TV Shows I’m Addicted To

Jordan Dane

I have my DVR set up with countless shows I record. My husband also knows my interest in the strange and peculiar NOVA Science shows or historical documentaries. As a writer, anything can stir your imagination and you never know what small tidbit can fuel a book or series. I once did a whole proposal after seeing a science show on venomous snakes.

Here are a couple of my fav TV shows adapted from books:

Hannibal – OMG! I am giddy for Thursday nights now because of this show. This is an adaptation of Red Dragon by Thomas Harris, but it is a prequel where FBI BAU profiler, Agent Will Graham, is brought in to consult with his old boss, Jack Crawford, and hunt serial killers. We meet the infamous Hannibal Lecter in the wild, before he gets caught. Will is good at his job, depicted as closer to Asperger’s & sociopaths, and can visualize himself as the killer. This puts him in need of therapy, as you can imagine, but his boss picks Hannibal Lecter as his psychiatrist. This is graphic stuff, but the tongue in cheek dark humor is over the top and the psychological trauma worsens in Will, as we see him falling apart and under the care of Lecter. It’s mesmerizing to watch. Hugh Dancy is yummy as Will Graham and Mads Mikkelson as Hannibal redefines the role, big shoes to fill after Anthony Hopkins.

This show is beautifully shot and the acting is amazing, but the reinvention of the Red Dragon book, in such a creative way, has me coming back every week. I went back to read the book and got even more out of the show. 

Justified – This show’s season has ended, but it gets better each year. Writer Elmore Leonard is the guy behind this show and the writing is superb. The characterizations and the dialogue are worth every minute of your time to watch this show. One of my favorite things to do is tweet my fav lines as the show is one. Many of my writer friends do this. Marshal Raylan Givens and criminal childhood friend Boyd Crowder are two characters to watch. The season that just ended was my favorite (and that’s saying something). Pure Rayland and Boyd.

Cable Shows I Have Recently Become Addicted to:

The Borgias – Jeremy Irons is damned sexy as a Pope. And his son, Cesare Borgia, has me spellbound…especially when he’s naked. Family scandal and treachery in enticing scenes.

Game of Thrones –I hadn’t watched this show until I recently caught up in a marathon of recordings, but I got totally hooked. Some of the recent storylines left me so sad though and it reminded me how emotional our stories have to be to grip readers.

What are some of your favorite guilty pleasure TV shows…and why do you like them? Do you get something from them that helps your writing? Are you addicted to any of the shows I watch?

It’s No Longer an Either/Or Publishing World and Other Notes from ThrillerFest

Last week I had the honor of being the first author to final for an International Thriller Writers Award for a self-published work, One More Lie. ITW has been forward thinking in this new era, recognizing that the future is now and a thrilling story works no matter what the delivery system.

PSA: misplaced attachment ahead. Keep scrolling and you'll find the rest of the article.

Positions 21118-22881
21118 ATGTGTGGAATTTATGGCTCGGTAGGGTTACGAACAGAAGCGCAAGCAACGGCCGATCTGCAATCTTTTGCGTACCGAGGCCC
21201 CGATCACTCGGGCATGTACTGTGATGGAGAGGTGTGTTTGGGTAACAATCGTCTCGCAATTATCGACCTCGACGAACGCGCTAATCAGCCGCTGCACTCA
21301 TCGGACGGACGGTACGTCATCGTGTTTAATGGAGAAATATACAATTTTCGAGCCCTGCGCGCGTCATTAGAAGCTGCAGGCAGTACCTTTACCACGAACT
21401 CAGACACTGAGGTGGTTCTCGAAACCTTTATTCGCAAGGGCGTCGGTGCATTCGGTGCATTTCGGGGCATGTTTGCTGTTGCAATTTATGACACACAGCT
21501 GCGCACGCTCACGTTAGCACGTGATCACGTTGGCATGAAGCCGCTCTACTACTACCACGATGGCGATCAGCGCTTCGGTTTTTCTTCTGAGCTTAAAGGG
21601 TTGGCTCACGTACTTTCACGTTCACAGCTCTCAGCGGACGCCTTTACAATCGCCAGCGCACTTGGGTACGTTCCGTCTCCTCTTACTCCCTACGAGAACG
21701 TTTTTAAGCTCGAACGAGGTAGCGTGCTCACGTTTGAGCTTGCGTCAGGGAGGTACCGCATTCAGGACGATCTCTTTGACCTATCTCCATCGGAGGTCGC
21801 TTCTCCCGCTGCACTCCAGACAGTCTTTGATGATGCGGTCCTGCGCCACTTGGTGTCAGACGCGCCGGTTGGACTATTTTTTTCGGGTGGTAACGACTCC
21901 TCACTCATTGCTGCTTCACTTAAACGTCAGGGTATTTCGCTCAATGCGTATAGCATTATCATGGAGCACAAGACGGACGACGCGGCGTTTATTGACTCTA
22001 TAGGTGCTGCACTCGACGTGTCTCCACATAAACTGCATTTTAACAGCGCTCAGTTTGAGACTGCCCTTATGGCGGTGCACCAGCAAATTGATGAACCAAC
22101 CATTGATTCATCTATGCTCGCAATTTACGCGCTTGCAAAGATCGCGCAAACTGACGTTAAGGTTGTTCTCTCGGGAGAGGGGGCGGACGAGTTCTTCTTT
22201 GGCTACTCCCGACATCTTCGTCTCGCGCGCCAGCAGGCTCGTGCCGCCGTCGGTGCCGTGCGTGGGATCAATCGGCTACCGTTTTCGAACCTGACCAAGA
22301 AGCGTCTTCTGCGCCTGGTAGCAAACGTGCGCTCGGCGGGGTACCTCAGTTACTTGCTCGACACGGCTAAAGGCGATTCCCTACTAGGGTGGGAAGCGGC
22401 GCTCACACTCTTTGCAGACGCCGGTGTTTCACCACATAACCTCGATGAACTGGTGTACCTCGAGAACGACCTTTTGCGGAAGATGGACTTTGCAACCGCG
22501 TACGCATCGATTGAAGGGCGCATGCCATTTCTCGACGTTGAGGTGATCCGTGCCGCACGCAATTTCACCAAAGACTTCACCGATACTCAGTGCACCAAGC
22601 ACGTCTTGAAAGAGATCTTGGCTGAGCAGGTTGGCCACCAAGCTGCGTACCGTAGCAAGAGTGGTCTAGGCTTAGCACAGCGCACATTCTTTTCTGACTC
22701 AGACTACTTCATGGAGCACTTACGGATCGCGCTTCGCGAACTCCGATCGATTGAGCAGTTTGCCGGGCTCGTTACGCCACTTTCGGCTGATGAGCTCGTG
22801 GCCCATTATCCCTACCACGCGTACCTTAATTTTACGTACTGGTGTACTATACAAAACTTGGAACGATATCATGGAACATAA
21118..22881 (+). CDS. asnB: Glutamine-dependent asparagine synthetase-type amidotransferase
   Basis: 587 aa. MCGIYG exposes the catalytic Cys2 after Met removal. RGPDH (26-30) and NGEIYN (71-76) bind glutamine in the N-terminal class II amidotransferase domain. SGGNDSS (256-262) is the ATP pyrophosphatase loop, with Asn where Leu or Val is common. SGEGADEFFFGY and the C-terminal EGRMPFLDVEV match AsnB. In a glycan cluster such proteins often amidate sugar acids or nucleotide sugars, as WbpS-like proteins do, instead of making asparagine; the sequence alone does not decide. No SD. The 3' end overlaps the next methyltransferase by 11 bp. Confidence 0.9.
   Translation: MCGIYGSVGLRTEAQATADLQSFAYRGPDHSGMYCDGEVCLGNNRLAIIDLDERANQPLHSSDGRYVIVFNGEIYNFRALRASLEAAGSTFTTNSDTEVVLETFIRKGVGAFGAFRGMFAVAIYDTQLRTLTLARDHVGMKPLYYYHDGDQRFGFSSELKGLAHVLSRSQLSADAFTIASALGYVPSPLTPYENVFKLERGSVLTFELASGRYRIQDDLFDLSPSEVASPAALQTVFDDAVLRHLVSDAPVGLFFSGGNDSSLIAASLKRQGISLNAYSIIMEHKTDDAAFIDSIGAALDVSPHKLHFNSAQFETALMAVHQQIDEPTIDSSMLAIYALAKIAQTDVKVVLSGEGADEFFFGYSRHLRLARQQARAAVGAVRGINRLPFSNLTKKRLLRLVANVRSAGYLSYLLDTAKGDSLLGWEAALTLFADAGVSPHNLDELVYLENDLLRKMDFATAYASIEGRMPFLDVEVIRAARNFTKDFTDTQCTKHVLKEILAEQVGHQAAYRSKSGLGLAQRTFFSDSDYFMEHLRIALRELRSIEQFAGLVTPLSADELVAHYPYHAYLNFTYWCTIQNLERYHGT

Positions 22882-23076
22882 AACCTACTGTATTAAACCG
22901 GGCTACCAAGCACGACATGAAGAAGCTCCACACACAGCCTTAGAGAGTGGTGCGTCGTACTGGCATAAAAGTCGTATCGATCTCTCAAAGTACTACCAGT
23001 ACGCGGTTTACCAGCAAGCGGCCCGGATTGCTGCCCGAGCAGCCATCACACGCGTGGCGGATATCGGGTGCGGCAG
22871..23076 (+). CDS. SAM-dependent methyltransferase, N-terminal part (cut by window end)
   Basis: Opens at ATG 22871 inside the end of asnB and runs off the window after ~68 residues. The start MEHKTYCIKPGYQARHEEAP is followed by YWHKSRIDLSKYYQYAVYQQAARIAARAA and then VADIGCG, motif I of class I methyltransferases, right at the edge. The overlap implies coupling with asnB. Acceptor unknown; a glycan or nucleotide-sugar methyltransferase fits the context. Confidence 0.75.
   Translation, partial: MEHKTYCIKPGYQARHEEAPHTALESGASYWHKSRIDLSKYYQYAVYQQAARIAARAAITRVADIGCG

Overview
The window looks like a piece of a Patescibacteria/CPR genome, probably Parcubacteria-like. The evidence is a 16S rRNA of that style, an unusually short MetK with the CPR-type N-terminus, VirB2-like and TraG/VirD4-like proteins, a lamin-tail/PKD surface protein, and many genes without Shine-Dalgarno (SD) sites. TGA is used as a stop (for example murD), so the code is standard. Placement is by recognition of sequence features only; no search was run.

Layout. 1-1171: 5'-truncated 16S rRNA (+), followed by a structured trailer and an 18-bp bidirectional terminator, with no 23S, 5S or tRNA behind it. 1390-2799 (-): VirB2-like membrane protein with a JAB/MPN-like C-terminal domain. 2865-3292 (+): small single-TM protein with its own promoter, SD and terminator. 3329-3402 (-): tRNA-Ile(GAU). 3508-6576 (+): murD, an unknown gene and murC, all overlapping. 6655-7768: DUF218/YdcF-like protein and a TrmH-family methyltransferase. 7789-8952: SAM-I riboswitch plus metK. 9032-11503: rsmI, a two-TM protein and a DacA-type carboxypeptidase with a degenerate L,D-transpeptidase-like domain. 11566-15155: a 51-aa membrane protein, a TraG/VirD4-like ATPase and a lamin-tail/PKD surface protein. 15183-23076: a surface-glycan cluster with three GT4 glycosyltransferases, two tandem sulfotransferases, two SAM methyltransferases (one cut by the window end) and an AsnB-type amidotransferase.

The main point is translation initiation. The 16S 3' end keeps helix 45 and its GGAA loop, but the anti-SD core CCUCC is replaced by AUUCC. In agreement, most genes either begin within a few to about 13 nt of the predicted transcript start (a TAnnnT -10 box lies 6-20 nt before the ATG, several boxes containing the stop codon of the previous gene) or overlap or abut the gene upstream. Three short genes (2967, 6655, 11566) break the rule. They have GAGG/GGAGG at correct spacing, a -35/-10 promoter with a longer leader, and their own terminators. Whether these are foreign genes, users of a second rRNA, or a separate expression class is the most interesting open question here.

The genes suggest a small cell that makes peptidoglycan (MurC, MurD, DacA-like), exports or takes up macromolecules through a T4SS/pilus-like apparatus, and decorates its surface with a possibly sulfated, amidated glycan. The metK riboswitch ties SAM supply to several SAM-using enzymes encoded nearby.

Although I didn’t take home the top prize, it was cool to be there (along with former blogmate John Gilstrap and others) and to be confirmed in this: it’s no longer an either/or publishing world, but a both/and and why-the-heck not?

Mrs. B and I had our usual wonderful time in New York, where I used to pound the boards as an actor. We had dinner with my agent, Donald Maass, at a nice bistro in the Meatpacking District (really hopping these days). We talked about the craft, natch, and something Don said in passing I had to write down (this happens a lot when you listen to The Man): “Backstory is not just for plot motivation, but deep character need.”
Chew on that one for awhile.
Dear wife and I saw a hysterical Broadway show, One Man, Two Guvnors.It’s hard to describe, but suffice to say the Tony Award winning lead, James Corden, is a comedic genius.
Also saw about two hours of the amazing 24-hour film on time called The Clock.
And I got to teach at CraftFest. The room was packed! Then I realized Lee Child was teaching right after me….still, a good time was had by all.
The most interesting talk at the Fest, for me at least, came from Jamie Raab, senior vice president and publisher at Grand Central Publishing. Some notes:
Ms. Raab stated that, of course, the industry is in flux. Mass market paperbacks, for instance, are in steep decline as a category. Ms. Raab did not see any way for that format to come back to what it once was. Just what this means to the industry is not known at this time (like so many other things!)
Hardcovers, too, are heading south, simply because they have to be priced too high to cover costs of production. But, as we all know, prices are trending downward as more and more ebooks become available at consumer-friendly price points. Consumers are getting used to certain levels, and there’s no way to fight that. Consumers are co-regents with content in the marketplace.
Ms. Raab spoke about the thrillers she’s read over the years that were “game changers.” Not merely good books or great reads, but books that did something so amazingly original or compelling they actually changed the way the books after them were done.
The titles she mentioned:
Marathon Man by William Goldman
Presumed Innocent by Scott Turow
The Firm by John Grisham
Rosemary’s Baby by Ira Levin
Absolute Power by David Baldacci
The Silence of the Lambs by Thomas Harris
Each of these titles did something “more.” Marathon Man, for example, had one utterly unforgettable scene. You all know what it is. If you’ve ever been to the dentist, that is.
Absolute Power begins with another unforgettable moment, a burglar hiding himself in a swanky house, witnesses the murder of a young woman by the President of the United States. That scene, and book, changed the course of political thrillers.